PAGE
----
OECD report highlights strengths and flaws in NBN plan

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OECD report highlights strengths and flaws in NBN plan

iTnews weighs up the Rudd Government's NBN plan against the OECD's latest advice on how governments should invest in the construction of national broadband networks.

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Australia is by no means the only nation considering a taxpayer-funded investment in the construction of new broadband networks to stimulate the economy.

The Organisation for Economic Cooperation and Development (OECD), a global thinktank on economics and policy has this week released a report highlighting the best approaches to public sector investment in such infrastructure.

Yesterday, Liberal party Senator Nick Minchin zeroed in on one of the main conclusions of the report - that governments engage in cost-benefit analysis studies before rolling out national broadband networks - to criticise the Federal Government's approach to the NBN thus far.

The report, authored by American academic Taylor Reynolds and titled The role of communication infrastructure investment in economic recovery, provides a series of recommendations as to how Governments should go about networking the nation.

Is the report indeed at opposites to the Rudd Government's approach, or is Australia's NBN plan straight out of the OECD textbook? Let's take a closer look and see which recommendations match up.



Reynolds says that at any normal point in history, network investment should be led by the private sector. But today's economic environment, he says, calls for government intervention.

"Telecommunication operators historically have had strong cash flow positions during economic downturns but may face increasing difficulties raising sufficient capital to extend and upgrade their networks," his report says.

"The strongly pro-cyclical nature of communication network investment also means that skilled labour and equipment may be left idle and planned projects shelved until the economy improves."

This labour and equipment, he says, can be "quickly shifted to government-sponsored projects."

The report recommends that wherever an OECD member (government) is pumping stimulus money into a slowing economy, it should be focusing on those projects that "simultaneously increase the longer-term productive capacity of the economy."

Investment in network infrastructures such as electricity, gas, water, transport and communications, has an "immediate impact on demand and employment" as well as a "strong potential to expand future supply," the report says.

Reynolds' only disclaimer is that governments "must ensure that interventions do not interfere with properly functioning markets or displace private investment."

The potential regulatory changes announced in tandem with the NBN could certainly be considered as interference into the private sector market - but whether or not that market is "properly functioning" is another matter.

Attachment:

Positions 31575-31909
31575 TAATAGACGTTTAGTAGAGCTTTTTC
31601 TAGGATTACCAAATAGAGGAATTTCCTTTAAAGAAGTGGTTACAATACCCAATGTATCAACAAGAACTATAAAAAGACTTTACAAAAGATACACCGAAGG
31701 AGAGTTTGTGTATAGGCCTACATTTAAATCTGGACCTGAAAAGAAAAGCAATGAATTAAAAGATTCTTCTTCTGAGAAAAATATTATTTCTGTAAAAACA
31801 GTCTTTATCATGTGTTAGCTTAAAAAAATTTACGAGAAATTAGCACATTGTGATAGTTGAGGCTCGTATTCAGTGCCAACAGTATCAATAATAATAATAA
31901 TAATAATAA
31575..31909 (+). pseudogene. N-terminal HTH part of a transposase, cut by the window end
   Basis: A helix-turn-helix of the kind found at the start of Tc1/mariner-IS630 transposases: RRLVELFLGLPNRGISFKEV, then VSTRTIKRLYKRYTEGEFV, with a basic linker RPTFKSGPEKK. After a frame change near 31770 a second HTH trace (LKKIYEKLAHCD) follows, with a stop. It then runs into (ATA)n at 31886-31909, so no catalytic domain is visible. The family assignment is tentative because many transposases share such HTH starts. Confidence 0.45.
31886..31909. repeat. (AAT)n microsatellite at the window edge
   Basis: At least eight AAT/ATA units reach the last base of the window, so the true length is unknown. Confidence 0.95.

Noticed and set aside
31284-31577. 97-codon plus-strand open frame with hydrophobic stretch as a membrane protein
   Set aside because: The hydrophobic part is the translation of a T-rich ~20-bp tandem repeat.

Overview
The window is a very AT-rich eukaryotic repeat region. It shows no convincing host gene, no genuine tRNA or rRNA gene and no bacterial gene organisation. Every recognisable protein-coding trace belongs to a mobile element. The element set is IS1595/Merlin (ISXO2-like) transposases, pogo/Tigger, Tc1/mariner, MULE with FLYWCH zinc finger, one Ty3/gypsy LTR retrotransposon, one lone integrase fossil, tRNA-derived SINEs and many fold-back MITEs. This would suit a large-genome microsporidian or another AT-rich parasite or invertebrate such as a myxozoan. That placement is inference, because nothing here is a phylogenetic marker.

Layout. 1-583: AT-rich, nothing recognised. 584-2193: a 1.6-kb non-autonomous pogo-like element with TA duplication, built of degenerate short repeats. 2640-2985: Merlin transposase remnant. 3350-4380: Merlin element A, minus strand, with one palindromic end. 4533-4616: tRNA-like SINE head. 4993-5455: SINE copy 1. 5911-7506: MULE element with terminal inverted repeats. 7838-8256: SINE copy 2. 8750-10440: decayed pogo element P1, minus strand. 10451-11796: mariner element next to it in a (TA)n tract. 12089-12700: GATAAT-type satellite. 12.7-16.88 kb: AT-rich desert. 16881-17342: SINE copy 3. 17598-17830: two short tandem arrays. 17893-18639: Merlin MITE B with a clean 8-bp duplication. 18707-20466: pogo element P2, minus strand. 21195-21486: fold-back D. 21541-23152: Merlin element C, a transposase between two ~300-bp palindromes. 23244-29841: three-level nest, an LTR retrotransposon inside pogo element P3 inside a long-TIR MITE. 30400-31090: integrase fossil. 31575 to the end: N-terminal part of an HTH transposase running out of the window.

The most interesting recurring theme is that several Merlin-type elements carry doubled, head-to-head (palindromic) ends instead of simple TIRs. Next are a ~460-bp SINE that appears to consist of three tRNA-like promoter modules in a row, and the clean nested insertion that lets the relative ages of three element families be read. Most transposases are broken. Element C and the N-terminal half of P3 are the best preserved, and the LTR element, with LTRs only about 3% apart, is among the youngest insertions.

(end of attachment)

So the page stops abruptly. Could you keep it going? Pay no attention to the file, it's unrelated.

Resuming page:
Even the regulators think Australia's telecommunication market is, well, irregular



When a new network is paid for using the taxpayer's purse, the OECD rightly notes that the public should expect "improved service and greater choice" in the market.

The OECD recommends public-funded networks to be available to retailers under "open access" rules. Specifically, that means retailers can access the wholesale network on "cost-based, non-discriminatory terms."

The direction of the 'new, new NBN' announced by Prime Minister Rudd announced thus far certainly meets this criteria.

Further, the Government intends to introduce legislation to ensure that the network always operates as a wholesale-only, open access carrier into the future regardless of its ownership, ensuring that "no retail company will be able to control the network in its own interests."



Reynolds' paper also recommends that "all national plans involving public investment specify a leading role for the private sector in ownership and operation of the networks receiving public investment."

Senator Conroy has on several occasions hinted that Australia's telecommunications and internet industry have the opportunity to trade their infrastructure and skills for equity in the National Broadband Network company.

The Government also intends to sell the NBN Company to the private sector after the first five years of operation.



The OECD recommends that Government's considering an NBN build should try and get some early runs on the board to make sure their plans no longer fit market conditions.

The direct benefits of network investment are "extremely time sensitive", Reynold says, "and will not have their desired impact if the projects take too long to come online.

"As a result, policy makers may decide to assign higher priorities to projects which can be rolled out quickly - even if the secondary benefits of other projects may be higher," the report said.

The Government could easily argue that its $250m Backhaul Blackspot scheme and efforts to provide Fibre to the Home in Tasmania would constitute some 'early wins'.

In what areas does the Rudd Government's plan deviate from OECD recommendations? Read on to Page 2.

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